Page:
Trina (01:00:32) – Like once a kid reports. And right now, in most places it’s impossible to even know how to report. But once they report, they’re supposed to be a lot of harm reduction strategies put into place to minimize the disruption of the girls or the students experience at school, access to school during the investigative process. That is not happening. It’s something we should be doing. Things like criminal stay away orders. I know I did that when I worked with domestic violence and sexual assault adults scheduling schedule changes that minimise disruption to the victim’s schedule. Um, telling the what the stay away orders is telling the perpetrators to stay a certain feet away. There’s like a lot of things you’re supposed to be doing to to minimize the disruption and minimize the harm of the investigative process for the victim. None of that is happening. Also, students and parents are supposed to be kept in the loop of the investigative process. Not happening frequently. They don’t ever find out what’s happened to their report. Um, and what this winds up resulting in for some of the worst cases is that girls change schools.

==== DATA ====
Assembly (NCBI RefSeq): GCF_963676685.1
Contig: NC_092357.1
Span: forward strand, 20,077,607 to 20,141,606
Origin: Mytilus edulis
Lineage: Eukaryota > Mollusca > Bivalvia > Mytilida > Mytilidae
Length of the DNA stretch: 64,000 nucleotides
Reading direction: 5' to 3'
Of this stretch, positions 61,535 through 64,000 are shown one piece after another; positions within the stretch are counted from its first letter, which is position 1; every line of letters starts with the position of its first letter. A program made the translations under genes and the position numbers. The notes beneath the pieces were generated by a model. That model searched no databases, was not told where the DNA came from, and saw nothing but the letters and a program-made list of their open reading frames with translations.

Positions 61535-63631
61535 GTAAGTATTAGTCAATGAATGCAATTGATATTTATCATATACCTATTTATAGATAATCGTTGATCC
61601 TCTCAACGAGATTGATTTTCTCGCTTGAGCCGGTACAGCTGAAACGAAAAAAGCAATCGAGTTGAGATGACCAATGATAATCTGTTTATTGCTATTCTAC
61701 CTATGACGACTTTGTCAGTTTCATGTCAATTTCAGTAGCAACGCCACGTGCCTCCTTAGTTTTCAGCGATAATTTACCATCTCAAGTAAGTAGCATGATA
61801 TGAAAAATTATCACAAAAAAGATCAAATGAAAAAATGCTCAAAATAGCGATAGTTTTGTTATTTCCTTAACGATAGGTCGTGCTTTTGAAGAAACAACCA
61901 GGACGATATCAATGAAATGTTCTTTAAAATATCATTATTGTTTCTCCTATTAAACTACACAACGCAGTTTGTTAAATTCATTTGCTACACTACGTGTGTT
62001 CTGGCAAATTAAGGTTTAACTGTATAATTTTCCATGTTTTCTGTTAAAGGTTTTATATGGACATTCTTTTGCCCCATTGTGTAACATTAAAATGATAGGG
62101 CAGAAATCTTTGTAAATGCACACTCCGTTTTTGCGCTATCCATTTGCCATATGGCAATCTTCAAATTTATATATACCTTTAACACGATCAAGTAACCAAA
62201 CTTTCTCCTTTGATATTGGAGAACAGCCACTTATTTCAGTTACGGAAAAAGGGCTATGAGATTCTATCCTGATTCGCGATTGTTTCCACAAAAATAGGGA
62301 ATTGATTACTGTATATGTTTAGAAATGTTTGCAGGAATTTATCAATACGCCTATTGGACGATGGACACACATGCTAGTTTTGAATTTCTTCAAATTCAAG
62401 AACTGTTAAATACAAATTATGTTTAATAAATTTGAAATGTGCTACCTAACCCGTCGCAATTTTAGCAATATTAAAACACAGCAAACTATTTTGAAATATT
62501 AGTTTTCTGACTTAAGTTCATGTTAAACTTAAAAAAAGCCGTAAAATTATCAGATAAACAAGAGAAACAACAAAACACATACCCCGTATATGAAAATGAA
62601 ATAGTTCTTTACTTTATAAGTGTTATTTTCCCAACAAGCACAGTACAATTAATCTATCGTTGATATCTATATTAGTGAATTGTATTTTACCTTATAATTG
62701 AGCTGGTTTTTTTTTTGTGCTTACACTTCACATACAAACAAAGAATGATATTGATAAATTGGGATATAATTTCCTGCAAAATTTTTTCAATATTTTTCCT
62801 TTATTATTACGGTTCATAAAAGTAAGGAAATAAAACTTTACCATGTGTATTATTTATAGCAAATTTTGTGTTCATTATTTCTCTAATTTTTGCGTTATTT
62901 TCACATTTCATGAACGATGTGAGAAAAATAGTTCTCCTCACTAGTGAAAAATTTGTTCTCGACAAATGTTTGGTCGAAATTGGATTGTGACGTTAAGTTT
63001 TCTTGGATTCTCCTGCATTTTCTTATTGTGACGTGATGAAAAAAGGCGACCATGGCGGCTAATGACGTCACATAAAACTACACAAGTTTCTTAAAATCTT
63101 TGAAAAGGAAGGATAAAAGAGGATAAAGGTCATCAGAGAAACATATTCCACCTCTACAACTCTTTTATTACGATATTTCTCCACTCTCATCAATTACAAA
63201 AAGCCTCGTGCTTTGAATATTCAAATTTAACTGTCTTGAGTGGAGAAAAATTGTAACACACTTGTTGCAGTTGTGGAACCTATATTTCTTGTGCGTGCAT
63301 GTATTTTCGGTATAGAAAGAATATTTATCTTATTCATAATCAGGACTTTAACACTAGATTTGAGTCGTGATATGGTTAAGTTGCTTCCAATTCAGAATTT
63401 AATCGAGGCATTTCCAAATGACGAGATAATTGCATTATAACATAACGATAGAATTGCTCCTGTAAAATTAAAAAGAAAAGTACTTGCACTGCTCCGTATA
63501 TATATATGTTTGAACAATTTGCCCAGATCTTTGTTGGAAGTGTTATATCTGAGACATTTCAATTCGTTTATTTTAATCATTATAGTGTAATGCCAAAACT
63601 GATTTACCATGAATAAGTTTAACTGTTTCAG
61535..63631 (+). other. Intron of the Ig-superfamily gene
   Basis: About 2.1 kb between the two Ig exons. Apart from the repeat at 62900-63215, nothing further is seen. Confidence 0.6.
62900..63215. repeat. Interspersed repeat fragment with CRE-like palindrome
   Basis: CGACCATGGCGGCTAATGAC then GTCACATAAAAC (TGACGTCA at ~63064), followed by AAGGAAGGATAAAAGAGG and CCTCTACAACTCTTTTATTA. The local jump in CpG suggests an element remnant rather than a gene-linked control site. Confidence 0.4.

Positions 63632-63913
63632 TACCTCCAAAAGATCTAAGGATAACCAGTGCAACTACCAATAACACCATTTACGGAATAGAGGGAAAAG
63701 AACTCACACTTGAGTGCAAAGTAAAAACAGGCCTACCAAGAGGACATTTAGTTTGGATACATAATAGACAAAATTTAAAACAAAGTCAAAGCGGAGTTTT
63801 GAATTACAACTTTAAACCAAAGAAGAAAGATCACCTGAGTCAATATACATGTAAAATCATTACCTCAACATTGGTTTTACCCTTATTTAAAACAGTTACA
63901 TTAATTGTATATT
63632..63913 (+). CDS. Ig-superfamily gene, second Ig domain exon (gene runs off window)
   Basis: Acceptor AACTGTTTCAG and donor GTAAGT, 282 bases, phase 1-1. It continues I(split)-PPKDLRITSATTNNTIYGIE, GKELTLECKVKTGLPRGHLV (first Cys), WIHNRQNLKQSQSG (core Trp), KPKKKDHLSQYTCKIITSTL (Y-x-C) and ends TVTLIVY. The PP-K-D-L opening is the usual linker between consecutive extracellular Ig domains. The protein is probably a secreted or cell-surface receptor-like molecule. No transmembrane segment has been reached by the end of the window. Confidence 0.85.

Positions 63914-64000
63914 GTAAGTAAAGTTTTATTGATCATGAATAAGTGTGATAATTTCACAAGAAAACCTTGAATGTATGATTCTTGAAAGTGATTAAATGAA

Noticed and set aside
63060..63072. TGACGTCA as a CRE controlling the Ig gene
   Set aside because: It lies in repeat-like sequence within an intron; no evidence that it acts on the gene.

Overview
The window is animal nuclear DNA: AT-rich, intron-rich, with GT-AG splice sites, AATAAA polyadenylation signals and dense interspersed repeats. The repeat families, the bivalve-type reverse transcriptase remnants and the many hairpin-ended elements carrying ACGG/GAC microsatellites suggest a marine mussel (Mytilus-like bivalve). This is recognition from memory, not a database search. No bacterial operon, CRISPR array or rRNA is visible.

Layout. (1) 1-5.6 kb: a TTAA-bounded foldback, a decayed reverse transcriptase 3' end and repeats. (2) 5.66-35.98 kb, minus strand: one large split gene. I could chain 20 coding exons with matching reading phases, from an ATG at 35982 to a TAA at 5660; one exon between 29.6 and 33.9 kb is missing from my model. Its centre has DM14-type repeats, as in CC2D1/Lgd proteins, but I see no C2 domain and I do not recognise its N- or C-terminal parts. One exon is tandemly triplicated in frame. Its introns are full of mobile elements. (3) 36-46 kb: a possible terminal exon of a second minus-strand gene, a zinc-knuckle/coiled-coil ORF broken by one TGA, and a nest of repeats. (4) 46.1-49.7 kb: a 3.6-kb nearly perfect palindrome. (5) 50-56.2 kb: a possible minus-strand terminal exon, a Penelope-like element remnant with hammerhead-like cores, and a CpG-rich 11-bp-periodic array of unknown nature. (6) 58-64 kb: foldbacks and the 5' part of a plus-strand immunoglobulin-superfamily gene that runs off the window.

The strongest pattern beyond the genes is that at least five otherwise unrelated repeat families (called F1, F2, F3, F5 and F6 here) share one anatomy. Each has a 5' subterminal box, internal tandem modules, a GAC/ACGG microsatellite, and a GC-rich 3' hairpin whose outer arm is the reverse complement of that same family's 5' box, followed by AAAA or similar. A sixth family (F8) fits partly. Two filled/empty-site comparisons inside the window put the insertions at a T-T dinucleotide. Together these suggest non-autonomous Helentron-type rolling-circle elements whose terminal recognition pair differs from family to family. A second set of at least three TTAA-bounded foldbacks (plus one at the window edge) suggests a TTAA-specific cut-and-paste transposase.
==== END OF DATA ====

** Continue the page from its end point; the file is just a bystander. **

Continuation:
Trina (01:01:42) – Right. And I want to draw attention to something that I think we’re all over. I know we’re all overlooking. It’s the gender enrollment disparities in our some of our schools. So in schools with what we call poorly controlled culture and climate. And Amanda, you and I are going to do a whole episode on this term culture and climate. But in places where it’s super chaotic because the staff are just way overwhelmed with behaviors of trauma. And so the kids are acting out and it’s super unsafe for everyone. But in places where it’s in these kinds of schools, there is a gender enrollment disparity that is pretty glaring that nobody is noticing. The girls flee these environments and they kind of go where they can. They go to charter schools, they go to alternative schools, you go to independent study, and nobody’s looking at the extent to which girls are leaving these environments because they are too scared to go to school. Like it’s a huge problem and it’s super. That’s one of the probably easiest things to notice, like right off the bat of the gender based equity nightmare that is our K-12 schools.